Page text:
A large amount of carbon dioxide is entering the atmosphere from a source not previously accounted for: our rivers and streams, according to scientists in the US.
We know that carbon dioxide is being released into the Earth’s atmosphere by sources including increased human activity. The resulting greenhouse gases lead to global warming and ultimately to irreversible changes in our eco-system. We’ve heard all this before, but what we haven’t heard before is that our rivers and streams also play a significant role in contributing to the atmosphere’s increasing CO2 levels.
Researchers in the US analyzed samples from more than 4,000 rivers and streams across the country. They found that “significant amounts of carbon contained in land, which first is absorbed by plants and forests through the air, is leaking into streams and rivers, then released into the atmosphere before reaching coastal waterways.”
In their study, being published this month in the journal Nature Geoscience, the researchers from Yale University show that streams and rivers are a significant source of atmospheric CO2, enough for “terrestrial modelers to take note of.” This means that any future estimates of atmospheric CO2 levels must also take into account the contribution from streams and rivers.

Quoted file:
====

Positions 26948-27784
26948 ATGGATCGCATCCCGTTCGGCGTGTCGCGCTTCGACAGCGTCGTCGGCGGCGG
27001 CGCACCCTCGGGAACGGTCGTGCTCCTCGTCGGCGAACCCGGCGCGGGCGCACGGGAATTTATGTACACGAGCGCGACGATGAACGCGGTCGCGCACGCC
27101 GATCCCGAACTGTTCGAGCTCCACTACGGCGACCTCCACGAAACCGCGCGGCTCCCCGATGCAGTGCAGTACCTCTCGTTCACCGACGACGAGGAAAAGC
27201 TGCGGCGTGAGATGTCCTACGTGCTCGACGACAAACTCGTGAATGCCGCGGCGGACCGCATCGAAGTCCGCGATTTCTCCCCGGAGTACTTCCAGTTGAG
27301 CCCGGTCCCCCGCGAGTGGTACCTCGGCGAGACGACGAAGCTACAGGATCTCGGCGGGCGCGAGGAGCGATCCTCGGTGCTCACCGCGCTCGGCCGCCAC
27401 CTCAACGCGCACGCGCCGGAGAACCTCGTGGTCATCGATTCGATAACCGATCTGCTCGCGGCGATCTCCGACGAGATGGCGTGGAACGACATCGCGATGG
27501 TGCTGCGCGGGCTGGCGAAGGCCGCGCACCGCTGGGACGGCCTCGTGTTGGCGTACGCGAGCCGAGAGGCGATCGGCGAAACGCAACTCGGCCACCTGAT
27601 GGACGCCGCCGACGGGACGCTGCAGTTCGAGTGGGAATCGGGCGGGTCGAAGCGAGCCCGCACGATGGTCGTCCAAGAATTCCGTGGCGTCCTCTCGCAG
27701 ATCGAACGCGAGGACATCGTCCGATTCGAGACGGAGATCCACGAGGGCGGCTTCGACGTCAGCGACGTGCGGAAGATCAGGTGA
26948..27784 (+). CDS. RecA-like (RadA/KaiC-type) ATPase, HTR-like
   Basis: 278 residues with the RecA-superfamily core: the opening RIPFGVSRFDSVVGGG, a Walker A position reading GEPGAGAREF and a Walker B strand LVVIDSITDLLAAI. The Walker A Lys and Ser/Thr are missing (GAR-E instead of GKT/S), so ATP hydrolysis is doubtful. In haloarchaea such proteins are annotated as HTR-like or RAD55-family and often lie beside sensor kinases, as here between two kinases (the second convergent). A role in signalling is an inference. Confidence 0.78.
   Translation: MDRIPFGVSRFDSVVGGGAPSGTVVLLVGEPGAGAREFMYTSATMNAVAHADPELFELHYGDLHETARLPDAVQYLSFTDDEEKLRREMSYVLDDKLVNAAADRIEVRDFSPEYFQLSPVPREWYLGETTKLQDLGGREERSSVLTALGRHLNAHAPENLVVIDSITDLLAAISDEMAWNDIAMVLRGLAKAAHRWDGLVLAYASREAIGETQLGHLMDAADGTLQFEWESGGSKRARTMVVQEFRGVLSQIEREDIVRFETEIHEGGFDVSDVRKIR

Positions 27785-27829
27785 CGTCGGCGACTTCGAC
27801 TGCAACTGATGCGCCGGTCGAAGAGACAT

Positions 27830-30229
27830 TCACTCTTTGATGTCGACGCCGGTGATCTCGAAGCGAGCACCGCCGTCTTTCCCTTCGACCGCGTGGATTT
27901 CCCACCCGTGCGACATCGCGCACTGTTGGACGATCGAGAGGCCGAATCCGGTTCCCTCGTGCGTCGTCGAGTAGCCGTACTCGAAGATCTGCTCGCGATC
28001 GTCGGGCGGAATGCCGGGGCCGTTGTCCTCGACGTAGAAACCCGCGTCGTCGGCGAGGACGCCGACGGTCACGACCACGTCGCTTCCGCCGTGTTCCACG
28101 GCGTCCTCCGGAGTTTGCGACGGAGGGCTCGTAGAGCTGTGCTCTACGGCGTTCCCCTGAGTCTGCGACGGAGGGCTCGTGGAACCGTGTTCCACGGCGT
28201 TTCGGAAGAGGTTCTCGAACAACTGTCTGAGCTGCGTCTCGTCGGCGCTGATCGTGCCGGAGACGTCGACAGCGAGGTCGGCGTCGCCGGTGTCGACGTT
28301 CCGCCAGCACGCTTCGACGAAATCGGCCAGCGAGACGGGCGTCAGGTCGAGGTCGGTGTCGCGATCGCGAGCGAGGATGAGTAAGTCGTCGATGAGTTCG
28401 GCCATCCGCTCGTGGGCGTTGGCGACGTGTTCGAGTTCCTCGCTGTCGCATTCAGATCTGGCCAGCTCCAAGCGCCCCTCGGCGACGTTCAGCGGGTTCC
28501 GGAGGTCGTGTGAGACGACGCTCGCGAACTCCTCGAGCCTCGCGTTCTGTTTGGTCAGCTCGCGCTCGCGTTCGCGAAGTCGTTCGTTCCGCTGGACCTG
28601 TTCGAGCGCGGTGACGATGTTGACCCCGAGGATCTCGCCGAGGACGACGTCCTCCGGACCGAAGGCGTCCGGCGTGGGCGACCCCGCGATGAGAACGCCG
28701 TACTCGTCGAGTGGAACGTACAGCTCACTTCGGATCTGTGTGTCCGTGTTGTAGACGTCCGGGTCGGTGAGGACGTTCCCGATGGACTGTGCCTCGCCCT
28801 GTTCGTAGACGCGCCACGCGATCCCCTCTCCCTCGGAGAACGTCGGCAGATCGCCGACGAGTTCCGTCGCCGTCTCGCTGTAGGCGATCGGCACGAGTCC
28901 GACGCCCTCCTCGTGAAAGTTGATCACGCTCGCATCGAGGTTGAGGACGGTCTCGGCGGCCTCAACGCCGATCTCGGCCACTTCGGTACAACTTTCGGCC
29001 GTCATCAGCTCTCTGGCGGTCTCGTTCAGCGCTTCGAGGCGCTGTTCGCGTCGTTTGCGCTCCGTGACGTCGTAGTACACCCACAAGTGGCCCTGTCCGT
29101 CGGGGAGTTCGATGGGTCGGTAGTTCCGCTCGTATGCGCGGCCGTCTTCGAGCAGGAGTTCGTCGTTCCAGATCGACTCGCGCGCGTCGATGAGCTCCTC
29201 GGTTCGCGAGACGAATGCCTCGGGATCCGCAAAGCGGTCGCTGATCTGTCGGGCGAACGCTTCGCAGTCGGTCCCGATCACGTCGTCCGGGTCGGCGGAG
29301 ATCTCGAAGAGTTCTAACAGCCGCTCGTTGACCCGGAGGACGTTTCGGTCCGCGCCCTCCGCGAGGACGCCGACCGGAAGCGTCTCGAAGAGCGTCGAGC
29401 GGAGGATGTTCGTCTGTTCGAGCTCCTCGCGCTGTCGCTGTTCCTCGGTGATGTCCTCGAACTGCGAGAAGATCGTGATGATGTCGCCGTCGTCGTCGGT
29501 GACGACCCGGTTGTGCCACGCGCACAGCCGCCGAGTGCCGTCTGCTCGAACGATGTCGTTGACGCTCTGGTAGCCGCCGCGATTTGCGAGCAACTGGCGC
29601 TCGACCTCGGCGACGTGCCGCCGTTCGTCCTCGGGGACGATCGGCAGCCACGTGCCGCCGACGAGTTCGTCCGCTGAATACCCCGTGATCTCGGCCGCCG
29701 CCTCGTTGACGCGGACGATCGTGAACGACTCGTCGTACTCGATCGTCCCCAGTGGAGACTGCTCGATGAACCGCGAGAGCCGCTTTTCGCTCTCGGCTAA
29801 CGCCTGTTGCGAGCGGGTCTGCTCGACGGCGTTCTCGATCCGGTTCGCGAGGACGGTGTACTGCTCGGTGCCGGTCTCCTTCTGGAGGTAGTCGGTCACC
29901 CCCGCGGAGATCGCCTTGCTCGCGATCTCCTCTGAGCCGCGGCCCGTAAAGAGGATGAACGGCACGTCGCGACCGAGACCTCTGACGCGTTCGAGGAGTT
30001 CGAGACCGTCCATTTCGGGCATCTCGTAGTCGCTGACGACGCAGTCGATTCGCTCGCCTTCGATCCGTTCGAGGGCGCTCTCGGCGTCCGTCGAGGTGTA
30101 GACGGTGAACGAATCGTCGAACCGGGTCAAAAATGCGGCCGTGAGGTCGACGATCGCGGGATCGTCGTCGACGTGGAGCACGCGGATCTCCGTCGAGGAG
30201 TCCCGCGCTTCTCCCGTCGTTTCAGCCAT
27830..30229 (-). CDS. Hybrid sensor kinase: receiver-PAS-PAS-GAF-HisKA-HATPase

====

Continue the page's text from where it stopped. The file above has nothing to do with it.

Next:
They also indicate that “as the climate heats up there will be more rain and snow, and that an increase in precipitation will result in even more terrestrial carbon flowing into rivers and streams and being released into the atmosphere.”
In layman’s terms, the amount of CO2 the surveys measured is “equal to a car burning 40 billion gallons of gasoline, enough to drive back and forth to the moon 3.4 million times.”
Put in bad news, good news terms: CO2 emissions are higher than we thought, but at least now we know about it. Will politicians pay attention?